Ghana — A research by Synovate Ghana and the Peasant Farmers Association of Ghana (PFAG) has revealed that most district assemblies have failed to implement PNDCL 229 (section 5) which recommends the establishment of anti-bush fire committees at the assemblies.
The anti-bush fire committees are to educate the public against bush fires as well as punish offenders to deter others from indulging in similar acts.
The report, which was released at a days sensitization workshop on the enforcement of anti-bush fire by-laws in Tamale on Tuesday, said the non-implementation of the by-law had led to poor and low crop yield in northern Ghana.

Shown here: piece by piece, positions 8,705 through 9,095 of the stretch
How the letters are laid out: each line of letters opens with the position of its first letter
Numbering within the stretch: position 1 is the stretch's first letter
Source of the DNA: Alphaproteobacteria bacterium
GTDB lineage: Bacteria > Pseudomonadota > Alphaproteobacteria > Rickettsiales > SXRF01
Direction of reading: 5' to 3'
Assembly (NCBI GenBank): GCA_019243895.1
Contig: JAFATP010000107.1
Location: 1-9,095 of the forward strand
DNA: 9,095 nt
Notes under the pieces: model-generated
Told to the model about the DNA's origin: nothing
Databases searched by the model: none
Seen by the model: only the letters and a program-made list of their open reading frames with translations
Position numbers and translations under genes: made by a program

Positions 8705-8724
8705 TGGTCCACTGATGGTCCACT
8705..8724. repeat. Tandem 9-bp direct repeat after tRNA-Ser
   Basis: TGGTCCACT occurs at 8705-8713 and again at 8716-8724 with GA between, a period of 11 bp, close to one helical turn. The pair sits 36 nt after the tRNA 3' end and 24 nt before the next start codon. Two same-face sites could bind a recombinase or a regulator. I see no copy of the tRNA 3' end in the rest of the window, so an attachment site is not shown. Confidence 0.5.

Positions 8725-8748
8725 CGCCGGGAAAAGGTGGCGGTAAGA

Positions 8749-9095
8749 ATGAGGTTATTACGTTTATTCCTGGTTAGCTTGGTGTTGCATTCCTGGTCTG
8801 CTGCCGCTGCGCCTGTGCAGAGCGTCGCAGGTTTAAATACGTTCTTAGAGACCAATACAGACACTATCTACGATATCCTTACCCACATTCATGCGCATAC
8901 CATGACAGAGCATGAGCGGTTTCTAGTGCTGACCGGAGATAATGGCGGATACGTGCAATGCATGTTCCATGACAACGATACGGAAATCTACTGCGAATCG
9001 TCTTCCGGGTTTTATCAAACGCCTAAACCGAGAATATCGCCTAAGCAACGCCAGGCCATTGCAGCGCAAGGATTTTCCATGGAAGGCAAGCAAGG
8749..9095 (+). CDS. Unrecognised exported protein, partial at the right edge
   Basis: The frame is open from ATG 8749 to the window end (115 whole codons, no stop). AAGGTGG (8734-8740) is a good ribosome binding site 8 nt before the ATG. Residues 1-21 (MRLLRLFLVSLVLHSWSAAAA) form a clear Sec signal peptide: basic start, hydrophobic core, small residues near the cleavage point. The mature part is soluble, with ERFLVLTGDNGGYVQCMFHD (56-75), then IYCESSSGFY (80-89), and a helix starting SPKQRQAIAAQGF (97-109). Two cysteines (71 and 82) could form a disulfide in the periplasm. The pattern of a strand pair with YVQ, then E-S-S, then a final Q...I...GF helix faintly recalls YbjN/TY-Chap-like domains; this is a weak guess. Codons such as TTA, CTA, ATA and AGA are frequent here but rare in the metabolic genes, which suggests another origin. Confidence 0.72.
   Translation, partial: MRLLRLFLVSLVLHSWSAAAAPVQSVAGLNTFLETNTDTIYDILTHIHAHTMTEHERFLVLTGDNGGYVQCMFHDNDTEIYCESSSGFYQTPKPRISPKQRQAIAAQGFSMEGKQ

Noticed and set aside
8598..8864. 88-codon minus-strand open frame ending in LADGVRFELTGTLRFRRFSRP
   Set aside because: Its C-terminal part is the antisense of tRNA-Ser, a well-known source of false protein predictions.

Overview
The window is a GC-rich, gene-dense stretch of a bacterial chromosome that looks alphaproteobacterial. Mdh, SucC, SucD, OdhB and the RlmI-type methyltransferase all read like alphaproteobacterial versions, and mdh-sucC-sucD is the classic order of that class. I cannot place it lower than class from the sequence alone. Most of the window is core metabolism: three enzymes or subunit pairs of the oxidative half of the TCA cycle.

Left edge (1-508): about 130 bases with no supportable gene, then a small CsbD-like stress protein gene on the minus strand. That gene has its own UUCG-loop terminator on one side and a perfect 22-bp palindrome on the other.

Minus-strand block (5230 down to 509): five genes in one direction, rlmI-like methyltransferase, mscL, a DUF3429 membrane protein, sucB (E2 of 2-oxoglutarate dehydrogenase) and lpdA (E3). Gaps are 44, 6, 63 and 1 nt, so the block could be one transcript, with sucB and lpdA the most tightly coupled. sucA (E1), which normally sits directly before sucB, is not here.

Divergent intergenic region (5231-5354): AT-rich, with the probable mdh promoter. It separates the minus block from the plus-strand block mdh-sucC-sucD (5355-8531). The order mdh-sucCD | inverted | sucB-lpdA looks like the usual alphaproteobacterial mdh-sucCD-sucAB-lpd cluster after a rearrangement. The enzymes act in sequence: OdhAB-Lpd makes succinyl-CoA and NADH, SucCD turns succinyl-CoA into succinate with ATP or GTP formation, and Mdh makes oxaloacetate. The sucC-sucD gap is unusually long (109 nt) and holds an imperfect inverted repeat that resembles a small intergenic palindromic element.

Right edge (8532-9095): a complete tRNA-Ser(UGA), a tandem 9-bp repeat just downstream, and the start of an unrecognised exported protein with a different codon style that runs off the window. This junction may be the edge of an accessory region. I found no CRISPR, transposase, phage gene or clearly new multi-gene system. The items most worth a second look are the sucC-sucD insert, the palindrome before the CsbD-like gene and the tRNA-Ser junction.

It was conducted in seven districts including Savelugu, Nanton, Tolon, and Kumbungu in the Northern Region, where 85 per cent of the respondents said the community anti-bush fire volunteer system was no more active.
The workshop was organised by PFAG with support from the Business Sector Advocacy Challenge Fund, United States Agency for International Development and the Danish International Development Agency.
The report said the indiscriminate bush burning in the region had led to a deterioration of the soil structure leading to a gradual depletion of the nutritional value of the soil, which in turn stifled the growth of crops.
It recommended that district assemblies should respond to the call of chiefs and farmers for the swift implementation of anti-bush fire by-laws to help deal with perpetrators of bush burning.
It called for policies to reduce indiscriminate burning through local community education and environmental awareness programmes, including prescribed burning.